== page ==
CCBHC Funding and Other Wins in Recent COVID-19 Relief Bill from Congress

AFSCME members and United We Heal activists have been working hard for far too many months to help pass necessary additional COVID-19 economic relief legislation. Because the Republican-led Senate blocked every effort to include emergency funding for states, cities and towns in this time of crisis, AFSCME President Saunders called the overall bill “a slap in the face to front-line public service workers and communities across the country.”

But AFSCME did help to secure some positive proposals, especially for behavioral health workers, in the $2.3 trillion legislation that delivers $900 billion in new COVID-19 relief and $1.4 trillion to fund the federal government.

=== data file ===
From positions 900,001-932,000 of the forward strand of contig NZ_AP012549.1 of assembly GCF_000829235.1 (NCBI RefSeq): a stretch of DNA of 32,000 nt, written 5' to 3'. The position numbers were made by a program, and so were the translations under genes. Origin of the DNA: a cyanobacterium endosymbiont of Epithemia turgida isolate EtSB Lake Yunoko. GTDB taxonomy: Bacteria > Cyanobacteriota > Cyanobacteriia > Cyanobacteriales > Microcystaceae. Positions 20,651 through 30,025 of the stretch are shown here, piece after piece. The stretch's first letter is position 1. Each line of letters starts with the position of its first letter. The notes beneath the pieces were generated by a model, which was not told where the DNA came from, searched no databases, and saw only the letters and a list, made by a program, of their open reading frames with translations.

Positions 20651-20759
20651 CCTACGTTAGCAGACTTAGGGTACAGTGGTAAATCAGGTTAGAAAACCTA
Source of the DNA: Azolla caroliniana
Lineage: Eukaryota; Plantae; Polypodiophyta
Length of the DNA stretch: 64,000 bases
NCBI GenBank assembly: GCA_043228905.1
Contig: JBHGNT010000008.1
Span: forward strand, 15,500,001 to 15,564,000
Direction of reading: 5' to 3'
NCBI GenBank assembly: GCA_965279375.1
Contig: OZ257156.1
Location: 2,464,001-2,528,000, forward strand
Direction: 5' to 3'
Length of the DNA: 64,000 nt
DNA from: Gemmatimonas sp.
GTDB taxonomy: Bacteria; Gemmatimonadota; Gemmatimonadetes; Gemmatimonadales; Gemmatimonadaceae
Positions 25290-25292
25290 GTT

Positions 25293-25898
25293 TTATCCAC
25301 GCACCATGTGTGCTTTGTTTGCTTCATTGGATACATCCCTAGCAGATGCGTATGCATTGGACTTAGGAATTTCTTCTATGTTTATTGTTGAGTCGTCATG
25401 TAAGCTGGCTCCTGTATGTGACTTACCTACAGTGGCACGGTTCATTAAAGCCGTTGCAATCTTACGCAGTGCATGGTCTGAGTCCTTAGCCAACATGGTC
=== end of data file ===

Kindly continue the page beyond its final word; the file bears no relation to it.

For example, the legislation extends the Certified Community Behavioral Health Clinic (CCBHC) program ​for three fiscal years through September 30, 2023, a long-time UWH priority. ​The legislation also includes a long-needed policy change to strengthen enforcement of federal mental health parity laws as well as increasing and continuing funding for key programs like the Provider Relief Fund, Paycheck Protection Program, which help behavioral health care providers.

Important funding increases for the Substance Abuse and Mental Health Services Administration (SAMHSA) include

  • $3.8 billion, an increase of $17 million, for substance abuse treatment, including continued funding for opioid prevention and treatment and for state formula grants.
  • $21 million for suicide prevention, including the Zero Suicide program, an increase of $5 million.
  • $24 million for the Suicide Lifeline, an increase of $5 million.

We won’t give up on getting the funding our communities need.